Almost exactly a year ago, the court held, 5-4, that the Abood compromise was unconstitutional when applied to what are called “partial” public employees, home health aides whom the court distinguished from ordinary union members such as the California teachers in the current case. Then, Justice Samuel Alito contradicted the logic of Abood, but apparently didn’t yet have the votes to overrule it or perhaps the willingness to try.

This time, Alito must think he has a good chance to get both Kennedy and Chief Justice John Roberts aboard. What justifies this confidence, particularly in the light of the fact that both Kennedy and Roberts exercised judicial restraint in the ACA case?

The answer lies in campaign-finance law -- another product of the compromising Burger court of the 1970s. The key campaign-finance compromise decision is 1976's Buckley v. Valeo. In that case, the court held that because money is speech, the First Amendment allows you to spend as much money as you want on your own campaign or promoting your own beliefs. Yet at the same time, the court held that individual contributions to campaigns could be capped and limited to avoid creating the appearance of political corruption.

Like the union compromise in Abood, the Buckley compromise was practically plausible but theoretically unattractive to the point of incoherence. If my money is my speech, why can’t I spend as much as I want to promote the candidate of my choice?

The Roberts court has rendered the Buckley compromise obsolete without formally overturning the decision. As a result of Citizens United, as interpreted by lower courts and other decisions, it’s now legal to spend as much money as you want on nominally “independent advocacy” on behalf of a political campaign. Thus, the superrich (and their corporations) can create super-PACs that get around campaign contribution limits. In reality, the line between independent advocacy and campaign advocacy is wafer thin. Yet the Roberts court has claimed that there is no appearance of corruption because there’s no official coordination.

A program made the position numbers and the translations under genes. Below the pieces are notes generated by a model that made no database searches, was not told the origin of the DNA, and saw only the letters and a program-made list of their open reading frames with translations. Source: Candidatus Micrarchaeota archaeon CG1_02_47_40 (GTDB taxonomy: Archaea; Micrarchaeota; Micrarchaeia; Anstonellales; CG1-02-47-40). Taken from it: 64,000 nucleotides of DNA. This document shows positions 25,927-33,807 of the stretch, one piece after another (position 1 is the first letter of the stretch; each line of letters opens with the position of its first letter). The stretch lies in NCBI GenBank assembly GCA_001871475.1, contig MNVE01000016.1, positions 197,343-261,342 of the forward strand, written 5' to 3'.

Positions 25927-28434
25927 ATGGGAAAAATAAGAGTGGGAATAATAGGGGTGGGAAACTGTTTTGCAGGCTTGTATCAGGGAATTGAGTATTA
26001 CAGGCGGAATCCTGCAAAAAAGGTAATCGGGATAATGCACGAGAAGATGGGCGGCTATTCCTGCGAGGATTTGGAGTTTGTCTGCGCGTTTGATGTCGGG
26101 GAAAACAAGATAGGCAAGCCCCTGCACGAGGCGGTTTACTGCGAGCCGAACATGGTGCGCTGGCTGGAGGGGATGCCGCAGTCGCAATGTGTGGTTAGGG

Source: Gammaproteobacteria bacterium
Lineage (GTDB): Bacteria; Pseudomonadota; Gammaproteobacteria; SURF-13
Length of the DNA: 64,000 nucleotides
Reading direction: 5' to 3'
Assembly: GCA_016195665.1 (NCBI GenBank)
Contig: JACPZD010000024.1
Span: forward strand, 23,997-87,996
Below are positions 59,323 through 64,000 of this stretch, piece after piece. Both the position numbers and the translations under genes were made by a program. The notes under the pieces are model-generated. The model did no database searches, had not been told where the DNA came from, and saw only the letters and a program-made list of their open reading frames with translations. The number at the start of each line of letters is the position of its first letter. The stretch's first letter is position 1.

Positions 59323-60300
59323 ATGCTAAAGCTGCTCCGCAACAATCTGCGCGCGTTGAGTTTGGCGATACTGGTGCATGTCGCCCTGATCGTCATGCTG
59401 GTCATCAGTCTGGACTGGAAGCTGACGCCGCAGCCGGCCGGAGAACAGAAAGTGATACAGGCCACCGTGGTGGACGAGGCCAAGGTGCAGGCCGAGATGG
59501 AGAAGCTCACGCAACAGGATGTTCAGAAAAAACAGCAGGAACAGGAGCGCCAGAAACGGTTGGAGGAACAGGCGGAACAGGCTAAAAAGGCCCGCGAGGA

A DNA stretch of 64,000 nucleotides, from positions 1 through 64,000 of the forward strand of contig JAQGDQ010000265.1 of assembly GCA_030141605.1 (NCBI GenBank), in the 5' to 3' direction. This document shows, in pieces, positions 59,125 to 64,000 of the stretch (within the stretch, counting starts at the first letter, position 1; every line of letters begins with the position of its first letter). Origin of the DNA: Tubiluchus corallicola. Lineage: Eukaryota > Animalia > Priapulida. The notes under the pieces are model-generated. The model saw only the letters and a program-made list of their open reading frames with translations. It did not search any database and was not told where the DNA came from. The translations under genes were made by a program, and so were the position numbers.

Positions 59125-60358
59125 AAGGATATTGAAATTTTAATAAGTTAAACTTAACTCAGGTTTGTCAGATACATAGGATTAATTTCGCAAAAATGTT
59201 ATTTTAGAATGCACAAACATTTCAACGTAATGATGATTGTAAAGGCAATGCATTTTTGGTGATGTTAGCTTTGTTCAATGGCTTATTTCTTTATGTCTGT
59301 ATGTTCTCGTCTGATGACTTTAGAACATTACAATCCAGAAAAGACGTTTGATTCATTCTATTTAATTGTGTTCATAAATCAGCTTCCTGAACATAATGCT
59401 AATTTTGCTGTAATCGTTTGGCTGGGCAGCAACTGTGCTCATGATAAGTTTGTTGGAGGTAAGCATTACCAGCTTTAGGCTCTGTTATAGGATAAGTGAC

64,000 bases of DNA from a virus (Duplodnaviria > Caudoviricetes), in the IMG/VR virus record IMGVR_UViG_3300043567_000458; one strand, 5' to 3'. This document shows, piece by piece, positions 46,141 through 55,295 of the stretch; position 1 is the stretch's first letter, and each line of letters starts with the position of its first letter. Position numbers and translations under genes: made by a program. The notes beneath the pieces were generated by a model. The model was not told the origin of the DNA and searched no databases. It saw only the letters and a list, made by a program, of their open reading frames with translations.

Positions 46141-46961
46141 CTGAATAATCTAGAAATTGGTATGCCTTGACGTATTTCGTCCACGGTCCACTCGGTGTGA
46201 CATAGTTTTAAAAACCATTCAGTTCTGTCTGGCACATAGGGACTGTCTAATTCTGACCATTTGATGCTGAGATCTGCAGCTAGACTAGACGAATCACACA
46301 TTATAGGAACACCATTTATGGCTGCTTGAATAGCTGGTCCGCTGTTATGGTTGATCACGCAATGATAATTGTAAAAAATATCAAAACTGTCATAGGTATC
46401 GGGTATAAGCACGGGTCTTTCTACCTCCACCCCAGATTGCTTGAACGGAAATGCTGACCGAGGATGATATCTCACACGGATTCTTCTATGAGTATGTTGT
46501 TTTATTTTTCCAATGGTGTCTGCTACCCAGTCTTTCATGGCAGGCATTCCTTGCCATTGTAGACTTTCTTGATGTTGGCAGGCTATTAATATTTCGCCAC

The engine for this transformation was, of course, the First Amendment as interpreted by Kennedy, the closest thing to a free-speech absolutist on the current court. Alito, therefore, has good reason to think that Kennedy might well go along with overturning the Abood compromise. Last year, Alito said that paying money to the union amounted to compelled speech “on matters of public concern” -- and you can expect him to say the same about the teachers’ nondues dues here.

That leaves Roberts, who this term at least showed consistency in his judicial restraint by preserving the ACA and opposing gay marriage. The lesson of campaign finance is that Roberts hates to overturn famous compromise cases, which produces headlines of nonrestraint, but he doesn’t at all mind killing legal regimes using surgical strikes. Perhaps Roberts has something up his sleeve that would distinguish Abood to death rather than killing it outright. Or maybe he’ll just be tired of all that restraint and give in to the urge, shared by all eight of his colleagues, to reach the decisions that he likes. Either way, the drama is already starting to build.

This column does not necessarily reflect the opinion of Bloomberg View's editorial board or Bloomberg LP, its owners and investors.

To contact the author on this story:
Noah Feldman at nfeldman7@bloomberg.net

To contact the editor on this story:
Stacey Shick at sshick@bloomberg.net